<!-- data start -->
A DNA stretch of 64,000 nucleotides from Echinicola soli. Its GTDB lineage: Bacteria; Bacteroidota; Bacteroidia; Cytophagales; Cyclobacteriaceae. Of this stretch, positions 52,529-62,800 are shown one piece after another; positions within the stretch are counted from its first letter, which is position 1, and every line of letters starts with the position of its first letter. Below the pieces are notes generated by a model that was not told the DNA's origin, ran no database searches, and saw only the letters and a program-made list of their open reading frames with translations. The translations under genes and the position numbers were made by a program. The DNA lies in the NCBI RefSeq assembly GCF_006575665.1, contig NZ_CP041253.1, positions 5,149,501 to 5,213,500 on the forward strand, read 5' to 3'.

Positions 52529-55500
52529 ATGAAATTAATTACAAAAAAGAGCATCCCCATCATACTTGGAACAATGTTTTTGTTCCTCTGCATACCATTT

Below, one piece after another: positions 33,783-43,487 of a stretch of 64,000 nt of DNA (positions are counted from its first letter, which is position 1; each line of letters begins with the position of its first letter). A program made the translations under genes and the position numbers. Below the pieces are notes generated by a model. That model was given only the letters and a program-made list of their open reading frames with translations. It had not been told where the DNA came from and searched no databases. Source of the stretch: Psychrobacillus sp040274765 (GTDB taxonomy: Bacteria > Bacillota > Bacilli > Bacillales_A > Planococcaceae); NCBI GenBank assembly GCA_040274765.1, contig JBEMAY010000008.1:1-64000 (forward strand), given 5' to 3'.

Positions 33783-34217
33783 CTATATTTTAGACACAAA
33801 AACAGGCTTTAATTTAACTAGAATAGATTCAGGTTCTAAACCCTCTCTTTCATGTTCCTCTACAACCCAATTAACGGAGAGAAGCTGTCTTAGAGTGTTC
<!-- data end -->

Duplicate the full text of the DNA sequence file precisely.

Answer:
A DNA stretch of 64,000 nucleotides from Echinicola soli. Its GTDB lineage: Bacteria; Bacteroidota; Bacteroidia; Cytophagales; Cyclobacteriaceae. Of this stretch, positions 52,529-62,800 are shown one piece after another; positions within the stretch are counted from its first letter, which is position 1, and every line of letters starts with the position of its first letter. Below the pieces are notes generated by a model that was not told the DNA's origin, ran no database searches, and saw only the letters and a program-made list of their open reading frames with translations. The translations under genes and the position numbers were made by a program. The DNA lies in the NCBI RefSeq assembly GCF_006575665.1, contig NZ_CP041253.1, positions 5,149,501 to 5,213,500 on the forward strand, read 5' to 3'.

Positions 52529-55500
52529 ATGAAATTAATTACAAAAAAGAGCATCCCCATCATACTTGGAACAATGTTTTTGTTCCTCTGCATACCATTT

Below, one piece after another: positions 33,783-43,487 of a stretch of 64,000 nt of DNA (positions are counted from its first letter, which is position 1; each line of letters begins with the position of its first letter). A program made the translations under genes and the position numbers. Below the pieces are notes generated by a model. That model was given only the letters and a program-made list of their open reading frames with translations. It had not been told where the DNA came from and searched no databases. Source of the stretch: Psychrobacillus sp040274765 (GTDB taxonomy: Bacteria > Bacillota > Bacilli > Bacillales_A > Planococcaceae); NCBI GenBank assembly GCA_040274765.1, contig JBEMAY010000008.1:1-64000 (forward strand), given 5' to 3'.

Positions 33783-34217
33783 CTATATTTTAGACACAAA
33801 AACAGGCTTTAATTTAACTAGAATAGATTCAGGTTCTAAACCCTCTCTTTCATGTTCCTCTACAACCCAATTAACGGAGAGAAGCTGTCTTAGAGTGTTC